Remembering 1955

November 19, 2012

Families and friends congregate during the holidays, remembering key events from years past. In Lincoln County, those meetings also happen at football games, since the Red Devils often play well into late November and early December.

Those football memories often focus on past state championships or big wins over those Tigers from Washington. But one of the most memorable events was a controversial loss that led to GHSA sanctions, but also led to the rebirth of the Red Devils' winning tradition.

The year was 1955. The Red Devils had won only one of its previous 39 games, and was coming off an 0-10 season. Lewis Surls was in his second year as the Devils' head coach. Quarterback Don McCurry and fullback Glenn Partridge were the co-captains on the 1955 team.

Click here for many clippings and programs from the 1955 season

The third game saw Louisville visit Lincolnton. By every account we've read or heard, the officials were having a very bad night that game, and it apparently was very one-sided. The penalty calls favored Louisville, and the officials' basic understanding of procedures and rules was very much in doubt.

We recently had the pleasure of talking with Glenn Partridge, and thank him and his sons Rick and Steve for the poster and programs accompanying this story. That night is still vivid, 57 years later, in the memories of many of those in attendance. We've recently talked with several of those players and fans.

Partridge recalled that twice earlier in the game one of the officials intentionally stepped in front of him as he was running the ball. Then, in the second half, the official moved to repeat the improper action a third time. Glenn said he hit him in full stride that time, then headed to the sideline and handed the ball to Coach Surls.

Coach Surls asked an official how much time was left in the third, with the Devils trailing 19-6. It had to be the third because the teams had not swapped ends of the field to go into the fourth. The official said there was only a few minutes left in the game. Keep in mind this was before there was an endzone clock for all to see. Coach Surls had had enough, and pulled his team off the field.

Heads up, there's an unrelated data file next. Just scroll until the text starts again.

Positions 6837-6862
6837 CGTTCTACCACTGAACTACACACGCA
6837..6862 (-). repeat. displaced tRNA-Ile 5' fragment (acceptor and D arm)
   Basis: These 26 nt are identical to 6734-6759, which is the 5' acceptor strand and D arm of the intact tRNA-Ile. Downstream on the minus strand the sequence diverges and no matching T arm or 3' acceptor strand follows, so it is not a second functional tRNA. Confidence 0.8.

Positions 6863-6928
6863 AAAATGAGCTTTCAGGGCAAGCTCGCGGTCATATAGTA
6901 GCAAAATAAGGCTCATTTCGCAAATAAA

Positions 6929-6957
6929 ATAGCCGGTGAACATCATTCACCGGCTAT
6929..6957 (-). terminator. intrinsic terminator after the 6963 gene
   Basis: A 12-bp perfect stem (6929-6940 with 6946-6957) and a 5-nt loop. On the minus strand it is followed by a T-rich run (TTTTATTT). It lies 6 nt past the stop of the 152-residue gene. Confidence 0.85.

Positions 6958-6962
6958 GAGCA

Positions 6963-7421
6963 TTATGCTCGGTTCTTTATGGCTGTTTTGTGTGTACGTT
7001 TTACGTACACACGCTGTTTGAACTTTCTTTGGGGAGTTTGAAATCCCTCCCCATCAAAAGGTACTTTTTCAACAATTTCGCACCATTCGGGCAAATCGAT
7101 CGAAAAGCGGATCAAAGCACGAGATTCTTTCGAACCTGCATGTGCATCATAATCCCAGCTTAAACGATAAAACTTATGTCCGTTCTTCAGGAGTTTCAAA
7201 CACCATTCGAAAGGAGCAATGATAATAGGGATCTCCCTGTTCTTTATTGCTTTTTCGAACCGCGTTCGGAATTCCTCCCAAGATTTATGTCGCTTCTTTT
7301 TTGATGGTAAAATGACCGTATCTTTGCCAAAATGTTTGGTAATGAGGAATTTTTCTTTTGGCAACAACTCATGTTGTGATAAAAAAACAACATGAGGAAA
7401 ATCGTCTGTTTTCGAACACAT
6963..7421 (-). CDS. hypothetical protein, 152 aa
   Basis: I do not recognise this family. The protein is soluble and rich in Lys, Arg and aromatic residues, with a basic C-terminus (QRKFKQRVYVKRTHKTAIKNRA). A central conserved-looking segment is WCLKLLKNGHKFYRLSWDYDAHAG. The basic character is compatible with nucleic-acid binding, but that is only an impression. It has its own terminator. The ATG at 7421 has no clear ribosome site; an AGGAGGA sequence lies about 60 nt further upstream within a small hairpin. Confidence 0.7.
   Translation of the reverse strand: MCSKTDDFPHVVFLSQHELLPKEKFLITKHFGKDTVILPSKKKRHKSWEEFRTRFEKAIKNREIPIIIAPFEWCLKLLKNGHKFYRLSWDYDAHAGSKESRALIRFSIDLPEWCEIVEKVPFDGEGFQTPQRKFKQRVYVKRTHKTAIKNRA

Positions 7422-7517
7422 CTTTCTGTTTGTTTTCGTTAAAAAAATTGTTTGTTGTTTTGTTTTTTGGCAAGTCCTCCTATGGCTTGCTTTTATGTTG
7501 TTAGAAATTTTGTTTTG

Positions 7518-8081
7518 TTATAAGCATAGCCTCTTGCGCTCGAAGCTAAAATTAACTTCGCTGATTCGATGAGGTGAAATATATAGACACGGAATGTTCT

Now, we must say we don't condone violence as an answer to a problem. But we also must say that sometimes a group must stand up and express themselves when they see injustice being done. That expression may be dramatic when that injustice is being done to their sons.

As the officials left the field, some of those fathers were waiting. The first official was met by a strong right hand from a gentleman we'll refer to as "Mr. Albert". That gentleman was a bear of a man, reportedly able to lift 400 pounds. Eyewitnesses say that first contact sent the official back 15 feet.

Other Lincolnton faithful joined in, and the officials fled. One was found running down the Augusta highway shirtless, having scrambled across the creek and through the briars. Another was found trying to climb a tree.

The GHSA held a hearing in Madison to review the matter. The first official to get hit asserted that the man that hit him had to have used a bat, because he had never been hit that hard in his life. (There was one report teeth came through his cheek that night.) The Lincolnton representative offered to arrange to have "Mr. Albert" repeat the act to prove only his hand was used; the official declined the offer of proof. The Lincolnton representatives at the GHSA Sportsmanship Committee hearing were given no opportunity to explain their version of what happened that night.

The GHSA fined Lincolnton High $500 and put the school on one year probation. Keep in mind this was when $500 was a lot of money; sirloin steak was 65 cents a pound at Central Super Market, and a car battery guaranteed for 3 years was only $14.95 at Western Auto. The local school board appealed the penalties, but a promised appeal hearing never happened. The $500 fine was quickly collected from the Lincolnton townsfolk, and the probation was successfully served.

The event became a catalyst for the Red Devils. They went on to win their next three games to finish the 1955 season 4-6. The next season the Devils went 6-4 for their first winning season since 1950. In 1960 the Devils would win their first of 14 state titles. In the 57 seasons since 1955, the Devils have had only two losing seasons.

(We'll have more clippings from the aftermath of the Louisville game later this week.)